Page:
CalConnect: 7 Things You Should Know About Tasks

  1. What is it?

    A "task" is a representation of an item of work assigned to an individual or organization. In RFC5545, Internet Calendaring and Scheduling Core Object Specification (iCalendar), these are "VTODO" calendar components, groupings of component properties and possibly "VALARM" calendar components that represent an action-item or assignment. Tasks (aka VTODO's) have been part of the iCalendar specification since it was adopted in 1998 as RFC 2445.

    Tasks may be components of a business process or workflow. Tasks, ad hoc or formal, may be components of projects and other collaborative efforts, but they are most familiar in personal "to-do" lists.

  2. What scenarios and/or problems does it address, or what new advantage(s) does it confer?

    The present calendaring standards provide interoperability for exchanging tasks and essential task information across disparate software systems.

    These standards are best positioned to support personal communication and collaboration tools that provide independent task (or to-do) lists, and provide reasonably good integration with standards-compliant calendaring systems. Indeed, the current standards provide a good foundation for a comprehensive task management platform. However, extensions are required in certain areas in order to increase the usability of the standards across a wider range of scenarios.

    Although a variety of proprietary task-related applications exist today, there is little or no interoperability between them, or integration with other applications. A standards-based approach, built upon calendaring and scheduling standards, allows such interoperability, and offers the potential for broad integration with other applications and services.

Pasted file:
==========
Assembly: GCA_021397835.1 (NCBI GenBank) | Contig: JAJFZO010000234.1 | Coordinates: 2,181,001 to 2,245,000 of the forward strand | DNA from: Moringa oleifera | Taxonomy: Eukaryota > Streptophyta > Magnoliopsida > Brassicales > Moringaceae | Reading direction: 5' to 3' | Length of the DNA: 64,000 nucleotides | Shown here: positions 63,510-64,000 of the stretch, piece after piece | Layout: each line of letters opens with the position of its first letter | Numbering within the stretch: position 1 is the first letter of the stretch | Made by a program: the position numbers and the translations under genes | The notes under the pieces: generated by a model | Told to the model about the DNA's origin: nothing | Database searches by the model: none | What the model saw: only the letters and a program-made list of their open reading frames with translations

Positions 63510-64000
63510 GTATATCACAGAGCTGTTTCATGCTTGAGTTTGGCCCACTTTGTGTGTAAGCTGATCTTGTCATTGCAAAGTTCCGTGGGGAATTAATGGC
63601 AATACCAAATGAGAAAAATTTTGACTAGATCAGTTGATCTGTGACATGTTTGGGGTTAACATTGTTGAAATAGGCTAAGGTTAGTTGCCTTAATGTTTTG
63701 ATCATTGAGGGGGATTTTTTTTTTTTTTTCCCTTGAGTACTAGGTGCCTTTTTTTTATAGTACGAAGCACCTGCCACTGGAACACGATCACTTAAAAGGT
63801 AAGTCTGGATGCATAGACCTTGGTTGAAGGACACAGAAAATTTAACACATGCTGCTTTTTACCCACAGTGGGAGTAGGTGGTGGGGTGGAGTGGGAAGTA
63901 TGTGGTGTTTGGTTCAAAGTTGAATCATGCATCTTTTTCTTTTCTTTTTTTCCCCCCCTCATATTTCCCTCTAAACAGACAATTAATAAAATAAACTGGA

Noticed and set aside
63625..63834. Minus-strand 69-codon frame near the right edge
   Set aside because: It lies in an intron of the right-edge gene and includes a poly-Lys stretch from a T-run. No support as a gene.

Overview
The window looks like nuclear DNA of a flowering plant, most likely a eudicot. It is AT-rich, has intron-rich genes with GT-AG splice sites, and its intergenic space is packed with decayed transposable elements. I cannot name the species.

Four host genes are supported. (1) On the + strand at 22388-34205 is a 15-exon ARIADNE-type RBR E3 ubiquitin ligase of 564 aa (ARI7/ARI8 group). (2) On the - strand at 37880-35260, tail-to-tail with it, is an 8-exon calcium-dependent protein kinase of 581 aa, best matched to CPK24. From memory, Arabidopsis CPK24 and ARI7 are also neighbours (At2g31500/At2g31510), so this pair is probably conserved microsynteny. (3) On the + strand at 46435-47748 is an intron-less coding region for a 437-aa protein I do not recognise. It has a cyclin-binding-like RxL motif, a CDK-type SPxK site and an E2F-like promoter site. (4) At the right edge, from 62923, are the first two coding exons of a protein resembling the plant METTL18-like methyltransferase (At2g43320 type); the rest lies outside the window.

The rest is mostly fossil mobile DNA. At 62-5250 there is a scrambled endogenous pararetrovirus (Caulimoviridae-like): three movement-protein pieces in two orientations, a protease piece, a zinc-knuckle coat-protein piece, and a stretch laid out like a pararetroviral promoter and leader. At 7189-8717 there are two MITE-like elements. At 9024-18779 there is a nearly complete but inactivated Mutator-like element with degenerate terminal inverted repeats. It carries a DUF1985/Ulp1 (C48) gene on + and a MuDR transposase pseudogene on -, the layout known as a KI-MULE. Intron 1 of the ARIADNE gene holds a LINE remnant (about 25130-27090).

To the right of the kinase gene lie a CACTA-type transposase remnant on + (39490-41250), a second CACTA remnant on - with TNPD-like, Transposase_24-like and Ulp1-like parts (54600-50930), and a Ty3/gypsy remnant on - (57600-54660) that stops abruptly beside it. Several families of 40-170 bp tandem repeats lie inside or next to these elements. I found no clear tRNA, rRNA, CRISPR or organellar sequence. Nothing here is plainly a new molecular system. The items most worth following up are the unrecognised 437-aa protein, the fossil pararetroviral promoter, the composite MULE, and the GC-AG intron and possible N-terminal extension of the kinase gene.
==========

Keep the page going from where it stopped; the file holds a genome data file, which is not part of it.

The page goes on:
3. How does it work?

    iCalendar VTODO's ("tasks") are represented as calendaring components which have much in common with events – start time, end time (or duration), the possibility of recurring according to a schedule, location, organizer, attendees (or participant), etc. However tasks have other standard properties, such as the notion of completion status which may not pertain to calendar events.

  4. Who's doing it?

    Task support, both proprietary and standards-based (iCalendar), is implemented across a range of systems and software products, such as Calendaring Products, Business Process Management Systems, ERPs, Project Management Systems, and Scheduling Tools. However, with the increasing pervasiveness of smart phones and tablet, we are seeing explosive growth in the development of apps and cloud offerings to manage "personal" tasks, as it were.

    Other organizations are involved in the area of task specification, and have developed complementary standards, e.g. the OASIS specification WS-Human Task.

  5. Why is it significant?

    The need to schedule and communicate tasks arises in many situations both within organizations and in our personal lives. Business processes, which may require many steps or sub-tasks, include the transportation and delivery of goods and packages and the automation of factory manufacturing processes.